Friday, July 20, 2007

The Galileo of the internet

The US has one, so we must have one! That seems to be the driving motivation behind the EU’s vanity project, the Galileo satellite navigation system. And so it is with the internet. Those damn Yankies have Google so we must have our own search engine, just to prove we're as good as them.

But nothing symbolises the divide between old Europe and the New World. Whereas Google is a testament to the power of free enterprise, set up by Larry Page and Sergey Brin, then PhD students at Stanford University, the European version is a multi-million project, heavily subsidised by the German and French governments, and developed by some of the largest corporate giants in Europe.

The subsidy junkies are Empolis, a unit of Bertelsmann, the biggest European media company; a German affiliate based near Paris of Thomson, the world's largest maker of television set-top boxes; SAP, the world's largest maker of business management software; and Siemens of Munich, the biggest European engineering company.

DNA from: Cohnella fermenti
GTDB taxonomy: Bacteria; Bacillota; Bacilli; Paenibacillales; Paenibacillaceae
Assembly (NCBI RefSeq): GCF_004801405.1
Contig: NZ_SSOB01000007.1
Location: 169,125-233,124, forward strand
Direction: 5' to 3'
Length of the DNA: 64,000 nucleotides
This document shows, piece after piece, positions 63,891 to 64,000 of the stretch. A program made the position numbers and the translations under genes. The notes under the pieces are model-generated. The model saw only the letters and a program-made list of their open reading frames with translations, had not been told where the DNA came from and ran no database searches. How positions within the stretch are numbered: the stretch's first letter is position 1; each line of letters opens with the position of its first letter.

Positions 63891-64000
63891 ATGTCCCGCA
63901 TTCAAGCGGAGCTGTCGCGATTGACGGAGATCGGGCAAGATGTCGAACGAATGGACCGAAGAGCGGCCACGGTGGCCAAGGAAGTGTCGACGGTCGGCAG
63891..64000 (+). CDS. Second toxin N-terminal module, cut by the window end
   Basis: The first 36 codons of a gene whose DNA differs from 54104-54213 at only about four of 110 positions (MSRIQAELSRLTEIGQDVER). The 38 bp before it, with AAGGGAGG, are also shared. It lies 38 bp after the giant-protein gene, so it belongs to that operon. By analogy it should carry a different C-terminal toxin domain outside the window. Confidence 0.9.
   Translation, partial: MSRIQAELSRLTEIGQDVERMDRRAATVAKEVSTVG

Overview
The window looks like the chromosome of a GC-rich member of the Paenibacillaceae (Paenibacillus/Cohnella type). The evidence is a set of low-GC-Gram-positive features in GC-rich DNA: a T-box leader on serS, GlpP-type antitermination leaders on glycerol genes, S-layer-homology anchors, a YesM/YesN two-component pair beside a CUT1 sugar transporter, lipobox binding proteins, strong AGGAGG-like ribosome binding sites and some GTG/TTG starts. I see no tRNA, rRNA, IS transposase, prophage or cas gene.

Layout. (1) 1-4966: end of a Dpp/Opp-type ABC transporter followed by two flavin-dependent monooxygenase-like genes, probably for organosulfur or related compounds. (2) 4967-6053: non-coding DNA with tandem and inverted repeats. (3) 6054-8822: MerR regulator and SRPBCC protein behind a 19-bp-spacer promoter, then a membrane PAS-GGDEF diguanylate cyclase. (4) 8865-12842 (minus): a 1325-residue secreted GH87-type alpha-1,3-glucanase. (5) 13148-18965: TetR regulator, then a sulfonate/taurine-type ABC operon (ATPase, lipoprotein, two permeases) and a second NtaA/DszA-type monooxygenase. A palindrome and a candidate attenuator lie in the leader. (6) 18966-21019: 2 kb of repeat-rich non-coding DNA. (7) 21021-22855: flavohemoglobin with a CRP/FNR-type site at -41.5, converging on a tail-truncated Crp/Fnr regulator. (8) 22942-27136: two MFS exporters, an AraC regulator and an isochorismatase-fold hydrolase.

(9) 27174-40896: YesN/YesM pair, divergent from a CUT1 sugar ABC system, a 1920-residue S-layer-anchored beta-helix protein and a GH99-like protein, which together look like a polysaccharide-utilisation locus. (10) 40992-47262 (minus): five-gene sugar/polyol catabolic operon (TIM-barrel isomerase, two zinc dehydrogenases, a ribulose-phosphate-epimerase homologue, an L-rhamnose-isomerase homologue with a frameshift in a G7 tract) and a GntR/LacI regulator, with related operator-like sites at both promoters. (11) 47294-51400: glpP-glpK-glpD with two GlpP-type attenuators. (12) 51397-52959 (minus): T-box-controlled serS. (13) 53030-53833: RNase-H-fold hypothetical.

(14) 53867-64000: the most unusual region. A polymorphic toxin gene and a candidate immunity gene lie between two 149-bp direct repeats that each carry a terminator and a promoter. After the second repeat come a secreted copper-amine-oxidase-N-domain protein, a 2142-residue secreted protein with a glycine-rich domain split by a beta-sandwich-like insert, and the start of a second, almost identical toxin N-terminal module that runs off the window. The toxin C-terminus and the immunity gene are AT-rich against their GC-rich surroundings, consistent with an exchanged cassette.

Initially launched by Chirac last August to counter “the threat of Anglo-Saxon cultural imperialism”, the then French president declared that: "We're engaged in a global competition for technological supremacy. In France, in Europe, it's our power that's at stake."

Being the EU, though, nothing could go ahead without permission for the commission (so much for French power) and yesterday the German government got the go ahead to pump €120 million into developing the system.

Interestingly, the commission thought that the benefit to the public of creating new technologies and putting more cultural material onto the Web outweighed the risk of giving selected companies an unfair advantage via subsidies.

Even then, symbol of European unity it ain't. Unable to agree about the fundamental role of this magic engine, which is supposed to have "advanced multimedia search engine, creating a set of tools for translating, identifying and indexing images, sound and text," the Germans are calling their bit Theseus, while the French are calling their's Quaero (will it end up called Quaerseus?).

Despite government largess, however, the funds allocated are a fraction of what Google is currently able to devote to product development. Already, the Anglo-French project has been dubbed by search experts Autonomy in the Financial Times "a blatant case of misguided and unnecessary nationalism" which, by the time it is actually produced, will be a generation behind the products coming on stream.

Altogether, it seems to have the makings of a classic European project.

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